Other Voices: Questions abound about mental health funds
Many thanks to Dave Moller for his most welcome and necessary clarification of our county’s use of Mental Health Services Act money. As someone with an advanced degree and experience in community organization and planning and also as a county Behavioral Health Department client, I am keenly interested in how we use the annual MHSA money.
The Union’s headline on April 27, 2007, read: “County gets funds for mental health; misses a year of new services due to slow process.” Conflicting stories had circulated regarding whether our county’s late filing caused us to lose more than a million dollars.
Now we know it is permanently lost. To say the state “took its time” sidesteps the fact that the county behavioral health administration also took its time in submitting and then resubmitting the proposal to the state.
I can’t help but wonder if the top county administrators and citizens would have yawned over losing this amount if roads, rather than services for people with serious mental illnesses, had been at stake. Wouldn’t we have done whatever was necessary to secure more than $1 million to help pay for a new overpass?
Perhaps the public would have been more vocal had the process been more transparent. If members of the MHSA Steering Committee hadn’t personally informed me of some of their meetings, I would not have known to attend. The press was never invited to steering committee meetings. Further, nonmembers were not allowed to attend subcommittee meetings.
It would also be helpful if the county Web site, http://www.mynevada county.com, provided the public with information about MHSA. Pertinent items might ideally include: A complete copy of the newly approved county proposal; a list of volunteers and staff who serve on the MHSA Steering Committee; meeting minutes; dates and times of all MHSA meetings so that anyone could attend; how to find state Department of Mental Health regulations about MHSA; DMH’s responses to the county, which I think have disappeared from the Web site; etc.
Several questions concerning the MHSA monies remain unanswered, in my opinion.
1) If the county is actually planning to outsource the services paid for with MHSA funds, as Michael Heggerty announced at the last MHSA Steering Committee meeting I visited, then why does “about $750,000” of $2.4 million need to go “toward start-up funding to buy office supplies, vehicles and whatever else is needed to begin reaching about 100 of the county’s most acute patients”? The previous statement was attributed to a county official Dave Moller interviewed.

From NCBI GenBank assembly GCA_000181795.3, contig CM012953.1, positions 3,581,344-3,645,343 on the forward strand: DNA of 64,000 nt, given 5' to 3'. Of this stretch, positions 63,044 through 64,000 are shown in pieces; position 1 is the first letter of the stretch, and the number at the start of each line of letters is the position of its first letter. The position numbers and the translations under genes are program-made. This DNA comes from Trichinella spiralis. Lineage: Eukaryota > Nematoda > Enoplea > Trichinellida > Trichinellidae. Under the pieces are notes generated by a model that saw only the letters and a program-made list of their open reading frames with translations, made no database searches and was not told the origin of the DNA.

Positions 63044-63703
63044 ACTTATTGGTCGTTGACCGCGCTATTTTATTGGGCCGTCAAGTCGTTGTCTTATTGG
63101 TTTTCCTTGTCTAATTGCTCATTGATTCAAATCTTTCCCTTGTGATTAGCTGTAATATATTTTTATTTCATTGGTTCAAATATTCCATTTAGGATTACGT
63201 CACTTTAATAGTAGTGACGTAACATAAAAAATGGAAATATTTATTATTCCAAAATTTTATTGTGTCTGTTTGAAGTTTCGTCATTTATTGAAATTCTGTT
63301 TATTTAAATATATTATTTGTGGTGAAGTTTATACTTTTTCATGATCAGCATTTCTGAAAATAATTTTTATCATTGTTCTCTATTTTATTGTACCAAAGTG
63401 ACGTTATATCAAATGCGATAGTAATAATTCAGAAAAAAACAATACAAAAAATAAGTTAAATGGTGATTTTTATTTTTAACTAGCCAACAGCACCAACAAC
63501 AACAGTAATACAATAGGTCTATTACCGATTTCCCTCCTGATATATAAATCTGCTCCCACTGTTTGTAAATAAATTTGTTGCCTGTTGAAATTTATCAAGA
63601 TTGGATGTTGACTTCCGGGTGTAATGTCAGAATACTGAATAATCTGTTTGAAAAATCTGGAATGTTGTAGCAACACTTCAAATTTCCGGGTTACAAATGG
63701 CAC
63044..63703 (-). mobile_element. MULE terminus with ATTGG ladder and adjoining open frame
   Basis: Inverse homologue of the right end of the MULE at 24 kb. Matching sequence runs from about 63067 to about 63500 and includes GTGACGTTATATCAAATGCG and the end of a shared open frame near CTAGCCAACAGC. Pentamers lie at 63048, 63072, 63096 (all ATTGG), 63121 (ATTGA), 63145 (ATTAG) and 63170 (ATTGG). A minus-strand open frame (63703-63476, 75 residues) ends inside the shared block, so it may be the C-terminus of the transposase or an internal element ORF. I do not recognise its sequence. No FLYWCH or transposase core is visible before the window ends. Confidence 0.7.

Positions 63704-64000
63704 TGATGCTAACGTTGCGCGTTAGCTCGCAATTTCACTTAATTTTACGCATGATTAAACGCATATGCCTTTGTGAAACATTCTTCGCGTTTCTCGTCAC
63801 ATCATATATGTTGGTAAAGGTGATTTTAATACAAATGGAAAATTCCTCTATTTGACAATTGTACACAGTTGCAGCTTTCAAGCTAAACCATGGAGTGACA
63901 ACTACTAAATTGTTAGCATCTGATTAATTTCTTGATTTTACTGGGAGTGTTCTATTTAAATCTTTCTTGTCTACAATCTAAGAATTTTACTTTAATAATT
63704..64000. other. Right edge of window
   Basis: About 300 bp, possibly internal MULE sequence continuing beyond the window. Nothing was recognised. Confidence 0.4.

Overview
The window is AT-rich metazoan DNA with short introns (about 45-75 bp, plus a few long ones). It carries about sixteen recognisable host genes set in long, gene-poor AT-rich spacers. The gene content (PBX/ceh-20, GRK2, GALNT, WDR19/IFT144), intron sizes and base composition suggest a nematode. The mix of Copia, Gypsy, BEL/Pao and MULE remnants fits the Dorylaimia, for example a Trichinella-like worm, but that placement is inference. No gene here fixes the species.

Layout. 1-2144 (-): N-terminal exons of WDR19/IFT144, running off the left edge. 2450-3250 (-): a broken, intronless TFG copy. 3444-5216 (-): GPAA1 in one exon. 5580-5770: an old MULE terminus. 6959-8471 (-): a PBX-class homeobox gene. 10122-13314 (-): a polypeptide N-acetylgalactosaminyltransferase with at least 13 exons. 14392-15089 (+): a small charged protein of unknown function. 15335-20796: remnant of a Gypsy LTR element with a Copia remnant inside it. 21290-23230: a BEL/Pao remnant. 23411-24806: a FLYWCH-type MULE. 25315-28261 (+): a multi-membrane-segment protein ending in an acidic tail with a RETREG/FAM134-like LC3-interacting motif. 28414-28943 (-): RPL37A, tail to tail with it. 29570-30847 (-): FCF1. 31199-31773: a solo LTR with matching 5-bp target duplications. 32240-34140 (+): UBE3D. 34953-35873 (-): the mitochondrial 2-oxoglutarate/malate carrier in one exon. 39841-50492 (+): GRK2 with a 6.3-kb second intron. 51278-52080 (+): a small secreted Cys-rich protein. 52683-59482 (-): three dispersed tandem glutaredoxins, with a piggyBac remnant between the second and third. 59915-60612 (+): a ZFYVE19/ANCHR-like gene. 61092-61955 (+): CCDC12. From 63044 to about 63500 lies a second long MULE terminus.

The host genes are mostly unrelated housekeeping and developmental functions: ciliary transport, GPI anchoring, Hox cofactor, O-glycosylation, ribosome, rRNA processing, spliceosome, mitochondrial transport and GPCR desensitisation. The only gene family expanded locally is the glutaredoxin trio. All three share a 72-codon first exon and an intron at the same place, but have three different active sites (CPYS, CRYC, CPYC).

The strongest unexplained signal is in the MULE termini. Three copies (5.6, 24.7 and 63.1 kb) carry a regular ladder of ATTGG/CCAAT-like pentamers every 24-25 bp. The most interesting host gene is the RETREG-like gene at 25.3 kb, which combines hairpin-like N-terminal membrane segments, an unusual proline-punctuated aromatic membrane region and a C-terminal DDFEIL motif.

Wouldn’t the contractor provide these things? How much money is needed to manage and oversee what the contractors do and to report to the state? Perhaps I just don’t grasp the whole picture. There may be a perfectly reasonable answer to these questions.
2) How was the decision made to spend the entire amount on new, untried programs for 100 of the county’s most severely sick patients? Both the current and previous behaviorial health administrators have clearly stated that all behaviorial health patients are under-served. Why wasn’t a compromise made, such as doing a pilot full-service program in year one for a much smaller number of patients while adding the availability of individual and/or group psychotherapy for everyone? Currently, professional psychotherapy is not available for regular behaviorial health patients, all of whom have severe mental illnesses.
3) To what extent was public input from town hall meetings on MHSA, MHSA surveys that were distributed county-wide and tallied, and several MHSA focus-group meetings of health professionals considered in formulating the Nevada County proposal? Remember: The emphasis with MHSA is a new model of consumer-driven mental health services. The old model of having “professionals” dictate what is best for the “consumers” is to be replaced, according to California’s Department of Mental Health. The clients, along with their supporters, are supposed to be in a position to determine what services the county is to deliver.
I shall eagerly await further coverage in The Union about MHSA programs and expenditures. Hopefully more light will be shed, and the taxpayers will have an opportunity to help determine how this annual influx of money can best be used.
Abigail Weissman lives in Grass Valley.
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